OGC:Justice (3.5e NPC Class)
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The justice is similar to both the expert and the aristocrat. He is physically weaker than either class and has limited combat training, but he has a good selection of skills and receives more skill points than either of the other two NPC classes. Needless to say, a character does not have to have levels in this class to hold the office of justice. The class simply represents formal training for legal service; a character with levels in this class has dedicated his life to the law, as opposed to spontaneously being appointed to the role.
While it is an NPC class, the justice has an excellent selection of skills. In particular, if a character wants to become an inquisitor, the fastest way to reach his goal is by serving as a justice.
Making a Justice
Abilities: A high Charisma is vital for a justice; as an agent of the law, he must be able to exert his authority over others and get people to listen to his words. Wisdom is equally important; a justice must have an unshakeable force of will and a keen ability to see into the depths of the human soul. Physical abilities are less important; as a general rule, the justice will have guards to protect him from harm.
Alignment: Any lawful. As an instrument of the legal system, it follows that a justice would respect the power of the law. Of course, a lawful evil justice may twist the law to his own benefit — but that’s a different story.
Class Skills (8 + Int modifier per level, ×4 at 1st level)
All of the following are class features of the justice.
Weapon and Armor Proficiency: A justice is proficient with the club, dagger, quarterstaff, and three additional simple weapons of his choosing. The justice is not proficient with any sort of armor or shield.
Judicial Authority: A justice is a representative of the law. As long as the justice is pursuing his duties and is within the dominion of the force that grants him his authority, he may demand room, board, and cooperation from the local representatives of the law. All citizens are expected to cooperate with a justice acting in the pursuit of his duties, but your mileage will vary based on the degree of respect that the populace has for the governing body. A justice in the service of a much-loved church may receive freely offered advice and assistance, while if he serves a hated tyrant the citizens may actually try to sabotage his efforts behind his back.
Judicial Authority is a privilege; if a justice fails to perform his duties or incurs the wrath of his liege, he will lose his authority. Likewise, if a player character takes a level in this class during his adventuring career, he does not automatically receive Judicial Authority. He has the training required to become an excellent justice, and a lord may recognize this, but he still has to be invested with an office by someone in a position of power.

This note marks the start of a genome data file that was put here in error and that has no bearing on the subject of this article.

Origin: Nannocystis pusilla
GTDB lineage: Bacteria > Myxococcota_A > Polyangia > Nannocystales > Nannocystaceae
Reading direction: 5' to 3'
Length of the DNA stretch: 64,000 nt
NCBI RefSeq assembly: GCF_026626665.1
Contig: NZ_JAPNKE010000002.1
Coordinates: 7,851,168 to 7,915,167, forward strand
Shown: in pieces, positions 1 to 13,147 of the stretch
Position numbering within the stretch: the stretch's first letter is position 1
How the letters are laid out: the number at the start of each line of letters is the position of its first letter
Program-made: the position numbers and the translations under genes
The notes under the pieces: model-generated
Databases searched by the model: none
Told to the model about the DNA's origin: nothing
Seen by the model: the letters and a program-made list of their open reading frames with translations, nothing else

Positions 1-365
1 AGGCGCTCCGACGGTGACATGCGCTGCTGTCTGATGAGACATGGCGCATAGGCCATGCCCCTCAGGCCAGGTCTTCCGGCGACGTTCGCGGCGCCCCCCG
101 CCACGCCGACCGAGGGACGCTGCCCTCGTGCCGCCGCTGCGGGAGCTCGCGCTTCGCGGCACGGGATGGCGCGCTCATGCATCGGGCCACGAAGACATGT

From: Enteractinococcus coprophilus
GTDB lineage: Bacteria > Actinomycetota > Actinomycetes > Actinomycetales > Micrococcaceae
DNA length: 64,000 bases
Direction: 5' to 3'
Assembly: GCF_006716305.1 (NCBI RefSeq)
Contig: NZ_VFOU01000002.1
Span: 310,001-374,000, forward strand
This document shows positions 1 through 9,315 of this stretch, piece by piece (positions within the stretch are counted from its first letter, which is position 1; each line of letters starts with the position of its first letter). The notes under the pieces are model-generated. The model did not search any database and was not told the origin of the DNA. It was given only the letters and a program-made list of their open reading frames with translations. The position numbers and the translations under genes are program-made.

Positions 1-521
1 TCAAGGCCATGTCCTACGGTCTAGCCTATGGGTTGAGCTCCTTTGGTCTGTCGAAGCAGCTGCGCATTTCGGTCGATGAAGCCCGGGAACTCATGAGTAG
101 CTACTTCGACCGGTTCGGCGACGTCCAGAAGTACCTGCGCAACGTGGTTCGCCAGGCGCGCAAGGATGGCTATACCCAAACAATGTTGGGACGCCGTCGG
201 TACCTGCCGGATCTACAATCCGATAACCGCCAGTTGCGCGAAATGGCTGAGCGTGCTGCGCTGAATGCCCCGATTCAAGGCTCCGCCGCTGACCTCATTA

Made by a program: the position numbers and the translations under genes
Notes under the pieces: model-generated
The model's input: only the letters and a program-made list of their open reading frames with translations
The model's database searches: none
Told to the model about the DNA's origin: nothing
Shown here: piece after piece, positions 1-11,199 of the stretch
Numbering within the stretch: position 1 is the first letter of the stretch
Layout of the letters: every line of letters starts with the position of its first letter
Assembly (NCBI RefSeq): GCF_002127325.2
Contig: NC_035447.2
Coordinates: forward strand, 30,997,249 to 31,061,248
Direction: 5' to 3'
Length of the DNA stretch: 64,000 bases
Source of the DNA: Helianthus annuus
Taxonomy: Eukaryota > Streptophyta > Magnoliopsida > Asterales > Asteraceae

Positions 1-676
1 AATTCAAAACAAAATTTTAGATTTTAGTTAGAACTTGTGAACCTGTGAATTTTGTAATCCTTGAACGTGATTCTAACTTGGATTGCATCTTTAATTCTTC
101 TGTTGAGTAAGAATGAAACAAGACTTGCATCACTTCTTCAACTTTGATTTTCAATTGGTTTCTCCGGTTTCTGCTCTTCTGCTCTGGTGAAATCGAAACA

Playing a Justice
If you’re looking for an interesting alternative to the standard dungeon crawl, you might consider trying a brief campaign in the service of the law. The life of a traveling justice can be filled with adventure and intrigue, and can make an interesting basis for a party.
Consider the Following Party Structure:
The Justice — If you’re going to make a campaign out of the pursuit of the law, someone needs to play the justice. A justice can start taking levels in the inquisitor class as early as 3rd level. If you start off with a somewhat experienced group, the justice can begin with a few inquisitor levels. That way he can serve as his own truthteller and also make up for the fact that he’s got an NPC class.
The Investigator — Most of the time an itinerant justice will trust in the report of the jury. But as an adventuring group, you never know what you could encounter. Cover-ups, conspiracies, doppelgangers, and stranger things abound — for such cases, it’s good to have someone on the team who specializes in gathering information. An investigator is the logical choice for this, but a rogue or bard can serve equally well.
The Confessor — Assuming that the nation isn’t filled with atheists, it never hurts to have a representative of the gods in the party. Criminals and townsfolk alike may be more willing to unburden themselves to a minion of the divine that to a representative of the king. And if blood is shed, the ability to heal never hurts. A hint: a cleric of a god of Good, Protection, the Sun, or the like usually makes a better confessor that a priestess of Death, Destruction, or Evil.
The Shields — An itinerant justice would be wise to travel with a few good blades at his side. Aside from the likelihood of bandits on the roads, there’s always the possibility that the townsfolk may take umbrage with an unpopular ruling. The justice must be prepared to enforce his decision through force of arms. And if you conduct your own investigation, you never know what you might find. Both fighters and paladins serve this purpose admirably, but if you start at higher levels you may want a magehunter, to help to control mystical prisoners.